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Policy Solution

Securing Elections From Foreign Interference

Key Fact: To a greater degree than many realize, America’s election systems remain vulnerable. This is a product of old technology, inadequate systems, and a patchwork election administration model.

Published: June 29, 2017

Amid ongo­ing invest­ig­a­tions into Russi­a’s unpre­ced­en­ted cyber­at­tacks around the 2016 elec­tion, this report outlines specific actions Congress and local elec­tion offi­cials can quickly take to insu­late voting tech­no­logy from contin­ued foreign inter­fer­ence. The authors focus on assess­ing and secur­ing two of the most vulner­able points in the system: voting machines, which could be hacked to cast doubt on or change vote totals; and voter regis­tra­tion data­bases, which could be manip­u­lated in an attempt to block voters, cause disrup­tion, and under­mine confid­ence when citizens vote.

Amb. R. James Wool­sey, Director of Cent­ral Intel­li­gence 1993–95, wrote the fore­word for the report. He has been a key voice elev­at­ing the seri­ous­ness of the issue, and fram­ing foreign inter­fer­ence as a press­ing national secur­ity threat. 

Read the Fore­word


AnchorFore­word

By Amb. R. James Wool­sey, Director of Cent­ral Intel­li­gence 1993–95

In the last few months, we have learned extraordin­ary details about a Russian assault on our elec­tion infra­struc­ture. While there is no evid­ence that this assault altered the vote count, that fact should be cold comfort as we look to protect ourselves against future attacks.

One does­n’t have to be an expert on cyber­se­cur­ity or elec­tion tech­no­logy to under­stand how danger­ous this is. Based on my exper­i­ence, as a former Director of Cent­ral Intel­li­gence, and in service to this coun­try under both Demo­cratic and Repub­lican Pres­id­ents, I am confid­ent the Russi­ans will be back, and that they will take what they have learned last year to attempt to inflict even more damage in future elec­tions. In partic­u­lar, their history of inter­fer­ing in other nations’ polit­ics, their anti­pathy to the United States and West­ern demo­cra­cies gener­ally, and their proven abil­ity to multiply the impact of their actions through cyber­at­tacks should put us on the highest alert, and spur us to take all neces­sary actions to protect ourselves from further attack.

Of course, Moscow is not the only adversary that we have to worry about. North Korea has been implic­ated in the ransom­ware attack that locked up the computers of govern­ment agen­cies and busi­nesses world­wide this May, while Al Qaeda and ISIS have a history of execut­ing cyber­at­tacks on foreign govern­ment websites. They too might be emboldened by Russi­a’s actions against us last year.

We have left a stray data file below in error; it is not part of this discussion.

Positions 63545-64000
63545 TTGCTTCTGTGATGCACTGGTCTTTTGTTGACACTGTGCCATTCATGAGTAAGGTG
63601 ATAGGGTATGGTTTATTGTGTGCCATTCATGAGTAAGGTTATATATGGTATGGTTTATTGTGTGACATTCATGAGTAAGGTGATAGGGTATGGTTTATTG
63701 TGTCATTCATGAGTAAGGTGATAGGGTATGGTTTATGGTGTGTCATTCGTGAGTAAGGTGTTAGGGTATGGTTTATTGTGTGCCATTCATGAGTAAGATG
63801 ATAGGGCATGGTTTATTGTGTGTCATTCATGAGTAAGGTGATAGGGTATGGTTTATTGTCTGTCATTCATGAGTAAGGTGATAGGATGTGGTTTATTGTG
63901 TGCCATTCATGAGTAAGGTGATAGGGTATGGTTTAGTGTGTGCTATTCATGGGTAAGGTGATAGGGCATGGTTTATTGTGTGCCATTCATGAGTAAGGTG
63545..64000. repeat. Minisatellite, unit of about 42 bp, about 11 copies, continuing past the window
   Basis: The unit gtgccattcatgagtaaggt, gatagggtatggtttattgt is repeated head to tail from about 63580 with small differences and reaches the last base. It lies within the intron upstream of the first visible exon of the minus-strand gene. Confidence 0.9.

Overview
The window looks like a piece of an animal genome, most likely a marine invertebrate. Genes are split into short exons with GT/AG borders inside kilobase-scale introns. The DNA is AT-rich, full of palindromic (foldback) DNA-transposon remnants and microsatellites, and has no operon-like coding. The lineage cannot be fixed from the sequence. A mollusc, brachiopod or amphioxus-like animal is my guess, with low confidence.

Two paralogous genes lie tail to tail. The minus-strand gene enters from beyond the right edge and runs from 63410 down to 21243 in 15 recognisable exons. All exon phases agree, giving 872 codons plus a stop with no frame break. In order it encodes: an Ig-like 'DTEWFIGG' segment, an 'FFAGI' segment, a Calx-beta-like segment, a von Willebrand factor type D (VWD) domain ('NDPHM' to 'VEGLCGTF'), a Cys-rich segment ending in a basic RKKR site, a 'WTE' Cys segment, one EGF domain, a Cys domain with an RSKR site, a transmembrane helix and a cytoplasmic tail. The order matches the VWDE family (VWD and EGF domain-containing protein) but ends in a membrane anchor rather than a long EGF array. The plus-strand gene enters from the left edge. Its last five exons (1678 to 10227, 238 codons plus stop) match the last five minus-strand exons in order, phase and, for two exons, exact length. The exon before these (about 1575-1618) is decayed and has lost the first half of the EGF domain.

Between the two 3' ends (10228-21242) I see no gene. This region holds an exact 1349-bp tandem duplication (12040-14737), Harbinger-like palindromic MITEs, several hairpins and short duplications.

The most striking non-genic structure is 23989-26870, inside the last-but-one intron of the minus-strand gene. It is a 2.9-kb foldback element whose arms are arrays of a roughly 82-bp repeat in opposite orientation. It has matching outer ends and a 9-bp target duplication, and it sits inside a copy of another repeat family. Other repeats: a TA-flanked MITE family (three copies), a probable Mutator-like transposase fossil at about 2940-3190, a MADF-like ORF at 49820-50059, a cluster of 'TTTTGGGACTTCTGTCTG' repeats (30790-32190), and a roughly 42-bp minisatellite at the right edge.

This report offers import­ant guid­ance on how to protect ourselves. In partic­u­lar, it looks at the two most crit­ical parts of Amer­ica’s elec­tion infra­struc­ture: voting machines, which could be hacked to cast doubt on the integ­rity of vote tallies, or change them; and voter regis­tra­tion data­bases, which could be manip­u­lated to block voters and cause disorder when citizens attempt to vote.

As the authors explain, much has been done to secure these systems in the last few years. But hack­ers have grown increas­ingly soph­ist­ic­ated in this time as well. And the state and local elec­tions offi­cials who are custodi­ans of our elec­tion infra­struc­ture often oper­ate with highly constrained resources.

What more must be done? The key secur­ity meas­ures detailed in this report are the right place to start: replace paper­less elec­tronic machines, upgrade the hard­ware and soft­ware that supports voter regis­tra­tion, and conduct post-elec­tion audits to confirm the results.

These are common-sense solu­tions that will increase secur­ity and public confid­ence in the integ­rity of our system. Import­antly, they will do so without inter­fer­ing with the right of any eligible citizen to parti­cip­ate in the choice of who will govern the nation.

Sadly, as polar­iz­a­tion has increased in this coun­try, even discus­sions of topics like how to safe­guard our voting systems have broken down into partisan fight­ing, with each side look­ing for an advant­age in the debate, and fail­ing to take the steps neces­sary to secure our infra­struc­ture from attack. We can no longer afford such indul­gence. As has happened at key moments in our history, we face a test from outsiders who would like to harm us. We are forced to answer whether we can, once again, lay aside our differ­ences to work together to protect the common interests of our nation.

The history of national defense shows that threats are constantly evolving. When the United States was attacked at Pearl Harbor, we took action to protect our fleet. When we were attacked on 9/11, we took action to upgrade trans­port­a­tion secur­ity and protect our ports and other vulner­able targets. We were attacked in 2016. The target was not ships or airplanes or build­ings, but the machinery of our demo­cracy. We will be attacked again. We must act again — or leave our demo­cracy at risk.